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Volume 15, Issue 24 ~ June 14 - June 20, 2007

Keeping Lawn and Bay in Balance

The doctor’s prescription for a healthy yard — and a healthy Bay

In Chesapeake County, a lush green lawn throughout the summer months is prestigious. Such a lawn, however, requires a super abundance of fertilizer applied all summer long. The main ingredient of that green-boosting fertilizer is nitrogen: The more you apply the greener it grows.

But I hope to teach readers to use only the amount of fertilizer needed to grow a lush, healthy lawn.

If your soil is acidic, for example, applying fertilizer is a waste and a hazard, as the soil cannot absorb the nutrients, which therefore run off and find their way into the Bay.

Quality lawns only need one cubic yard of compost per 1,000 square feet. Spreading between 700 to 900 pounds of compost per 1,000 square feet, however, becomes a lot of work. If your lawn is thick with thatch and low in organic matter, try the best, simplest and least expensive method to rejuvenate it — without the heavy lifting or detriment to the Bay:

I cannot stress enough how important it is to have your soil tested to ensure that its pH and nutrient concentrations are adequate. If you have not had your soil tested in the past three years, test it to establish a base line.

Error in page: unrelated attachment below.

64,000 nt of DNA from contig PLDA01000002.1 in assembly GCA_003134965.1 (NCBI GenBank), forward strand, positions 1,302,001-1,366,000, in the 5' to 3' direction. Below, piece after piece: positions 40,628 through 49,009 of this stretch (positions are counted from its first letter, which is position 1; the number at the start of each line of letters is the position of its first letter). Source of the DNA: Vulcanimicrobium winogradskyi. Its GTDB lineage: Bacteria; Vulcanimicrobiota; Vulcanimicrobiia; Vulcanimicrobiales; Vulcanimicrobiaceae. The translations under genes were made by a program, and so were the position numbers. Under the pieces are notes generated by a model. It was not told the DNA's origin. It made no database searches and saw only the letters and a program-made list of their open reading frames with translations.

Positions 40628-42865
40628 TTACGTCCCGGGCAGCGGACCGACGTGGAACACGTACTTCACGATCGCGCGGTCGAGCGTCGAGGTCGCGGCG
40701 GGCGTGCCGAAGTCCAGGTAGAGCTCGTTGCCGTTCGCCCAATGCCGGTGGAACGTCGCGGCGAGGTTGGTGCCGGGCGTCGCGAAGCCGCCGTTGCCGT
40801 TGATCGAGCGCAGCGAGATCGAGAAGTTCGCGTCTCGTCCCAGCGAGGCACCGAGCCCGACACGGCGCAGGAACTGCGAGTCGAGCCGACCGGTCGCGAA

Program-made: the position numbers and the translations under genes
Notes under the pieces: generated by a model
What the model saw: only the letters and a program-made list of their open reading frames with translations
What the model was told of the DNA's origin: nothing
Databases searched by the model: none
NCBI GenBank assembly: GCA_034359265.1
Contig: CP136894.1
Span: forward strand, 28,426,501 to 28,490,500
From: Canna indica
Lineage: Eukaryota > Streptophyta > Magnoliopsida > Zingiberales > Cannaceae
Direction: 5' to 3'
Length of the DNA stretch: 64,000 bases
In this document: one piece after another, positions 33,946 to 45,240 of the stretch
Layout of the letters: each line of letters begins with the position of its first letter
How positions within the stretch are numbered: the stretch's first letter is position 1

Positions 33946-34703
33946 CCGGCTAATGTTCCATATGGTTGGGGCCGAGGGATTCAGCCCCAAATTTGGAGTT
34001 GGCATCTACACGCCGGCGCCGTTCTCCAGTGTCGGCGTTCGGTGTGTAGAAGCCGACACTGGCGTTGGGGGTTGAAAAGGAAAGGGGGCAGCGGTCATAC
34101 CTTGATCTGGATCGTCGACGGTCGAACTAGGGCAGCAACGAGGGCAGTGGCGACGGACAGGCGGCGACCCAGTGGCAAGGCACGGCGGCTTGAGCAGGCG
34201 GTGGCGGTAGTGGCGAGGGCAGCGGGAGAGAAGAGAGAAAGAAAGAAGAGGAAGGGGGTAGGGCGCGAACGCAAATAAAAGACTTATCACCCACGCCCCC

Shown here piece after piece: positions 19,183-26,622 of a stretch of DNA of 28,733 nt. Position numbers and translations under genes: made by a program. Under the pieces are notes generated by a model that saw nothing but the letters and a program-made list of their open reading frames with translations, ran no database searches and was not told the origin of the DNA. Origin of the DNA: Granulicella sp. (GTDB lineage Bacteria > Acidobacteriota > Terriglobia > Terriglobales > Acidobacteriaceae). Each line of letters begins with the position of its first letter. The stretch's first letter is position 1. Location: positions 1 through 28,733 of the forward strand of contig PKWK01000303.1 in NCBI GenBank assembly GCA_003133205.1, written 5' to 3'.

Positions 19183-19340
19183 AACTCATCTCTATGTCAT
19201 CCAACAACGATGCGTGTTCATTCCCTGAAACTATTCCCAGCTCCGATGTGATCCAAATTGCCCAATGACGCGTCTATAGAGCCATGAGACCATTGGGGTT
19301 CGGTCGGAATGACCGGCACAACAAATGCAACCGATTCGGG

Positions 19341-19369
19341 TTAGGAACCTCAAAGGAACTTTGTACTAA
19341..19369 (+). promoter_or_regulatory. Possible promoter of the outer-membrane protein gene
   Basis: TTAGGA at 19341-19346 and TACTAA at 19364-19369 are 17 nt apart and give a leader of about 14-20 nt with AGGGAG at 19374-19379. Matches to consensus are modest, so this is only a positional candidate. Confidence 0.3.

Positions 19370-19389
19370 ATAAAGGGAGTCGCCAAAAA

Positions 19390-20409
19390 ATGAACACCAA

Do not spend your money on home soil testing kits. Let professional test results guide you in correcting your soil. They provide instructions and, if you follow the instructions and send air-dried samples, return results in about a week. When you get your results, follow the recommendations for adjusting the pH to the proper level.

There is no in-state lab, so here are four reliable out-of-state soil testing labs I recommend:

• A & L Eastern Agricultural Laboratories: Richmond, Va.: 804-743-9401;

• Pennsylvania Agricultural Analytical Services: Penn State University: 814-863-0841; .

• Virginia Tech Soil Testing Laboratory: 540-231-6893;

• University of Delaware Soil Testing Program: 19717; 302-831-1392;

Next, apply a single application of 10-6-4 fertilizer at the rate of 15 pounds per 1,000 square feet during the last week in September or the first week in October.

In late August every four years, apply 60 pounds of dolomitic limestone per 1,000 square feet.

Set your lawn mower’s cutting height to at least three and one-half inches — preferably four inches — and leave the cuttings to fall in place. Mow frequently enough so that the length of the grass clippings does not exceed two inches.

I have followed this formula for the past five years, and my lawn remains green, without irrigation, all summer long except for a few weeks in late August. I’m free of crabgrass, goosegrass and broadleaf weeds, and there is no thatch.

Follow this prescription all year and come next summer, you’ll be living in lush green.

Ask Dr. Gouin your questions at [email protected]. All questions will appear in Bay Weekly. Please include your name and address.

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